Hamner v. Tuscaloosa County School System et al

Filing 136

MEMORANDUM OF OPINION. Signed by Judge L Scott Coogler on 2/17/2021. (PSM)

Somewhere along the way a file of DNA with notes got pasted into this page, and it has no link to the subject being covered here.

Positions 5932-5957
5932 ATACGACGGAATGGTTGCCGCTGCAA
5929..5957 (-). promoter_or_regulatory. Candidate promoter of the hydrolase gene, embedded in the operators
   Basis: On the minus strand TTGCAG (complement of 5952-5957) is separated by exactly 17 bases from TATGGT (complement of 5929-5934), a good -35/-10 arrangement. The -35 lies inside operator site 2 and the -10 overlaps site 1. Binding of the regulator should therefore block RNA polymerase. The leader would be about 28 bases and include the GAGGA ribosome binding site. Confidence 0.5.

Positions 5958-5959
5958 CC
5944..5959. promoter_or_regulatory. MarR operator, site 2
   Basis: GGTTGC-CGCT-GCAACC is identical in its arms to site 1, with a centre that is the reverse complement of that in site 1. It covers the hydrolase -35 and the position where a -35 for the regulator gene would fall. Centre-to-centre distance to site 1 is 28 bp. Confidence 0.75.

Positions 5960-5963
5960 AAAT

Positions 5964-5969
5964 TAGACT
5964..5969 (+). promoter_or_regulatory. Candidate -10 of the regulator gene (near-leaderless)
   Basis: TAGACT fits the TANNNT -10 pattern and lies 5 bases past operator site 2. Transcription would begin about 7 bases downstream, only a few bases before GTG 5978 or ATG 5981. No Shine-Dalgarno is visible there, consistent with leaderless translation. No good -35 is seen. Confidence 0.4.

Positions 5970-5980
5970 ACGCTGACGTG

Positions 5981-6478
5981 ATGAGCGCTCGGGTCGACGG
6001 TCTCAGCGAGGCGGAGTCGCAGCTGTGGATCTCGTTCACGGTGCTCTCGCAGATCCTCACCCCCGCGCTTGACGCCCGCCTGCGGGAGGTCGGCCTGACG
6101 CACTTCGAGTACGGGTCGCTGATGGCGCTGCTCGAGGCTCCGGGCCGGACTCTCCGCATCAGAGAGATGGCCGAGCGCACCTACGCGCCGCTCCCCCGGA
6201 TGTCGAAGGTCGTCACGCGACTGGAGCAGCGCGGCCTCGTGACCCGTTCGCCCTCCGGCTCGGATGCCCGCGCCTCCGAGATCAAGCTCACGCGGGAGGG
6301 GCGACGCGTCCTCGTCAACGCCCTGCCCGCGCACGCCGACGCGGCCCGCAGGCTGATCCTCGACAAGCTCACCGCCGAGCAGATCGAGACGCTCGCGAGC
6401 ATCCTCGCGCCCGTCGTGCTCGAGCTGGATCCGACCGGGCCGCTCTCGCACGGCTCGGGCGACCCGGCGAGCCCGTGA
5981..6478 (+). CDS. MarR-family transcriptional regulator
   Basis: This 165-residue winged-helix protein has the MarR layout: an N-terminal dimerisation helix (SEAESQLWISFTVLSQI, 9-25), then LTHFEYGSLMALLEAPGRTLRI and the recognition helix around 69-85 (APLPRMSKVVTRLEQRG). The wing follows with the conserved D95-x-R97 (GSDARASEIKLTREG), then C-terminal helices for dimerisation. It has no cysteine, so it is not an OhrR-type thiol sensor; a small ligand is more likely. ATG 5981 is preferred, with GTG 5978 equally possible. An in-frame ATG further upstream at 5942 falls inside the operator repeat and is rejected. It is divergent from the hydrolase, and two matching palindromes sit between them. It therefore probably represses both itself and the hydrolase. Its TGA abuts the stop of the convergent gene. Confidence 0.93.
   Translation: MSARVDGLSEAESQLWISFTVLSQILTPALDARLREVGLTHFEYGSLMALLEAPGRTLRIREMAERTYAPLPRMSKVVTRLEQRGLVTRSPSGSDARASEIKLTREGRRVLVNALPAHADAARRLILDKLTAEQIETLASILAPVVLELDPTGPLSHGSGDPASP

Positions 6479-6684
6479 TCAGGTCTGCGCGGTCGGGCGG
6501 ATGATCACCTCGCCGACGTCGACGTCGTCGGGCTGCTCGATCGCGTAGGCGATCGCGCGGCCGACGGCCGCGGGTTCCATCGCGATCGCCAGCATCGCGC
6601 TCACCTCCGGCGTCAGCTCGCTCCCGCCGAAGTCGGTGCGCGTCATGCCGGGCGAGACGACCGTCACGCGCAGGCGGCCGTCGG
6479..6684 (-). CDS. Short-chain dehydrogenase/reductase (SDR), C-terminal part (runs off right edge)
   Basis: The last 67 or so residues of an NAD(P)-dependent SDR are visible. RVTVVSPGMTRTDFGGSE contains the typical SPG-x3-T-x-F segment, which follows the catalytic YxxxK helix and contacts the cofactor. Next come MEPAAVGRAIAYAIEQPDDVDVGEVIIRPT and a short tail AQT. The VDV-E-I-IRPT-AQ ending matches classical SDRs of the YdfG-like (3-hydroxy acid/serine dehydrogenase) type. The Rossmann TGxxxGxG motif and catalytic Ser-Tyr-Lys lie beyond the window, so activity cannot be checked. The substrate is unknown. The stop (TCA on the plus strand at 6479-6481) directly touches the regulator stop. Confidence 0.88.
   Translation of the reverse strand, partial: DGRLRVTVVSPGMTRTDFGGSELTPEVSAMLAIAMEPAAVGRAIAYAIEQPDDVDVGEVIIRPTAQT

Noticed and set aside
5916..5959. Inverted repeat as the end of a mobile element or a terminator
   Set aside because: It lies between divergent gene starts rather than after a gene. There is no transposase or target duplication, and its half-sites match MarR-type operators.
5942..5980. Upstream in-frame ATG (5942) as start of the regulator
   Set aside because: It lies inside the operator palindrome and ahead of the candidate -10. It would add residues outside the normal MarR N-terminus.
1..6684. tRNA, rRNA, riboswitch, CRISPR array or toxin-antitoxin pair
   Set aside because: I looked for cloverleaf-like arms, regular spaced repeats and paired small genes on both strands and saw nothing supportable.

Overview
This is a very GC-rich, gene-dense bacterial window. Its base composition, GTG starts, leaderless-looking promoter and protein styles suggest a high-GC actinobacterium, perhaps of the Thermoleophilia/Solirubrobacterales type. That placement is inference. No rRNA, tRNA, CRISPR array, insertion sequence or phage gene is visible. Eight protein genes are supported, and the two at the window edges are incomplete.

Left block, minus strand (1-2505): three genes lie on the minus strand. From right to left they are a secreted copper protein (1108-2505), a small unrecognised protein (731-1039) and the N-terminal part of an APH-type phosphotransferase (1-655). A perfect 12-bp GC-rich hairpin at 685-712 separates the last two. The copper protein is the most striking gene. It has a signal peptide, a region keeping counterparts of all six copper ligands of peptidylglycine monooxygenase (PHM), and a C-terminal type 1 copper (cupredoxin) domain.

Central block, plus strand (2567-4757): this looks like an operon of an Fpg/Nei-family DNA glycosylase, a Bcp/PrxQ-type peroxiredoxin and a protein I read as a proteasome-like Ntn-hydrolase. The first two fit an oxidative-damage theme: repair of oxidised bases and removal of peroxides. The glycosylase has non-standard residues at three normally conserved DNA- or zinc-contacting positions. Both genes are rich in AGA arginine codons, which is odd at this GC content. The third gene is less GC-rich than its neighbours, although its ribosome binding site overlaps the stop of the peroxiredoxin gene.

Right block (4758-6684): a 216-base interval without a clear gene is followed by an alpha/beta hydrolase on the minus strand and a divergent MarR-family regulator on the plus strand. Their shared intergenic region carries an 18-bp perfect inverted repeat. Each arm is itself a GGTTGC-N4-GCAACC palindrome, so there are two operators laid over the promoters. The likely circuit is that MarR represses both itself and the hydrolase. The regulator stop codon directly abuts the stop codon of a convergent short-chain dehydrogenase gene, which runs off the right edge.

Download PDF